The Rejection of Continental Drift: Theory and Method in American Earth Science. Naomi Oreskes. 368 pp. Oxford University Press, 1999. $29.95 (paper).
During the 1920s and '30s, prominent American geologists were generally opposed, sometimes virulently so, to continental drift, a new theory proposed by Alfred Wegener. On the opposite side of a furtively widening transatlantic schism, earth scientists were inclined to explore the idea, or at least to regard it with more muted skepticism. Wegener's original "theory" was incomplete and mechanically unsound, and some of his European colleagues actually bent their effort toward developing physical models in support of drift. After all, the theory did summarize a set of observations that hinted at a broader vision of geological mapping than was currently in vogue. However, Americans appear to have been committed to demonstrating the impossibility of drift. Naomi Oreskes has carefully sifted the archival ashes of the early stages of this conflagration, producing an analysis of scientific practice that challenges previous accounts of the drift controversy. In the now-familiar language of current critical discourse on the scientific enterprise, The Rejection of Continental Drift states that the theoretical vistas of North American geologists were constrained by pervasive cultural and social factors.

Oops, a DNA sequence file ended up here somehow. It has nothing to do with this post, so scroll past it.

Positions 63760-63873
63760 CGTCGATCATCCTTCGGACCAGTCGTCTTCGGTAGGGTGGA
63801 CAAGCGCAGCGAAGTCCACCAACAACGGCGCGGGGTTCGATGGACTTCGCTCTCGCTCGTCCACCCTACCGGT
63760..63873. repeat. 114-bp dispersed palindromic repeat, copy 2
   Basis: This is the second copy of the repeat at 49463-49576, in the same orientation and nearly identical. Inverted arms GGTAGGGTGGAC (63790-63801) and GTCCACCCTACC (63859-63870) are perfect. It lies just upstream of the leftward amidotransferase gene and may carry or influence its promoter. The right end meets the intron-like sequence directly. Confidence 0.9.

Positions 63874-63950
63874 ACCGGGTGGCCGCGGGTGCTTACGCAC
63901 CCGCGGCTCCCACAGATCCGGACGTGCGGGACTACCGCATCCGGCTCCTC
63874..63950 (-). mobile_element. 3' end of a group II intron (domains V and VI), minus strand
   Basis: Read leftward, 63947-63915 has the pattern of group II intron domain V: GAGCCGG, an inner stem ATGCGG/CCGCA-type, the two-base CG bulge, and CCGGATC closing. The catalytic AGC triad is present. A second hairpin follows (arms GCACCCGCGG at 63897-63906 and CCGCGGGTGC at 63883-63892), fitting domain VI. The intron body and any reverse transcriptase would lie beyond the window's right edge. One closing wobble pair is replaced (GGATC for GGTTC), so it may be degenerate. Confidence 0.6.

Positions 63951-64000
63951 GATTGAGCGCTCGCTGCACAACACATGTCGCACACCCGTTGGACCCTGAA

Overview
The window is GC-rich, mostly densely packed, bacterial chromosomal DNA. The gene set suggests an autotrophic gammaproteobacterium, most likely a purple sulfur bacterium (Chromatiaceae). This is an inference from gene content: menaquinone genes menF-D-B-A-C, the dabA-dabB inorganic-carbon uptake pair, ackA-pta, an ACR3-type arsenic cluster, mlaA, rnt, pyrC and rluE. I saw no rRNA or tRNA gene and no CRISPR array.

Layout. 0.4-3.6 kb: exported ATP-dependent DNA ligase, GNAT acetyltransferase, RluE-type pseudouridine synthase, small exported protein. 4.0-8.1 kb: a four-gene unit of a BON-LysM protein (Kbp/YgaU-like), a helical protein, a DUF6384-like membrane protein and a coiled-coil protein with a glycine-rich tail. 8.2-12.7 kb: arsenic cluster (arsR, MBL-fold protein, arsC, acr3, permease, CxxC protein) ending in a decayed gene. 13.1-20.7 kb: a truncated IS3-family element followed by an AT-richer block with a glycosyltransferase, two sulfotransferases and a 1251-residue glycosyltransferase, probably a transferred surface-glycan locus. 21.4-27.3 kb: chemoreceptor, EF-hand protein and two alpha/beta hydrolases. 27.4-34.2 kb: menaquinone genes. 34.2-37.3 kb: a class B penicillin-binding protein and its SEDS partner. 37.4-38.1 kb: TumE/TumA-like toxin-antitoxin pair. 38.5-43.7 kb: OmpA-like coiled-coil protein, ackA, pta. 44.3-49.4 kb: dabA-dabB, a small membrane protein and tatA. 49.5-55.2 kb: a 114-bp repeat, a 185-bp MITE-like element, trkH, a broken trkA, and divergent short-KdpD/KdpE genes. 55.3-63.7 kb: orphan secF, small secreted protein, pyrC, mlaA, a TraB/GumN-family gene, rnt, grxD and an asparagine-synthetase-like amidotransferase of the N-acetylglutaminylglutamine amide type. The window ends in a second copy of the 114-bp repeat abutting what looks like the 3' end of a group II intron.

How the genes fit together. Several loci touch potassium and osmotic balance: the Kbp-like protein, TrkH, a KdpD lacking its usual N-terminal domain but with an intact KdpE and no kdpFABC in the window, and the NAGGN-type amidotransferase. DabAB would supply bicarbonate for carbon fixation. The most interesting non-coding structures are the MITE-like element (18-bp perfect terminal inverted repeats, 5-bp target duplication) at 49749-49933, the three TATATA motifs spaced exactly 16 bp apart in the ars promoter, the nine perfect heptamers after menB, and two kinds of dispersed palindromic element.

The book offers an arsenal of examples in support of this idea, now de rigeur in the sociology and philosophy of science. Popping out periodically from thickets of historiographic prose (and particularly in the generous end-notes) are the familiar snipers of the science wars: the contingencies of economics and patronage, "communal standards" and ideological commitments. Oreskes expresses fascination with the fact that American geologists of the time seem to have adopted their methods and interpretations "because they worked" yet ended up taking a wrong turn that lasted for decades. The false step that hindered and the success that eventually followed it reinforce the notion that social and cultural factors are a critical part of scientific developments. What else could explain science's failure to "come up with the right answer"?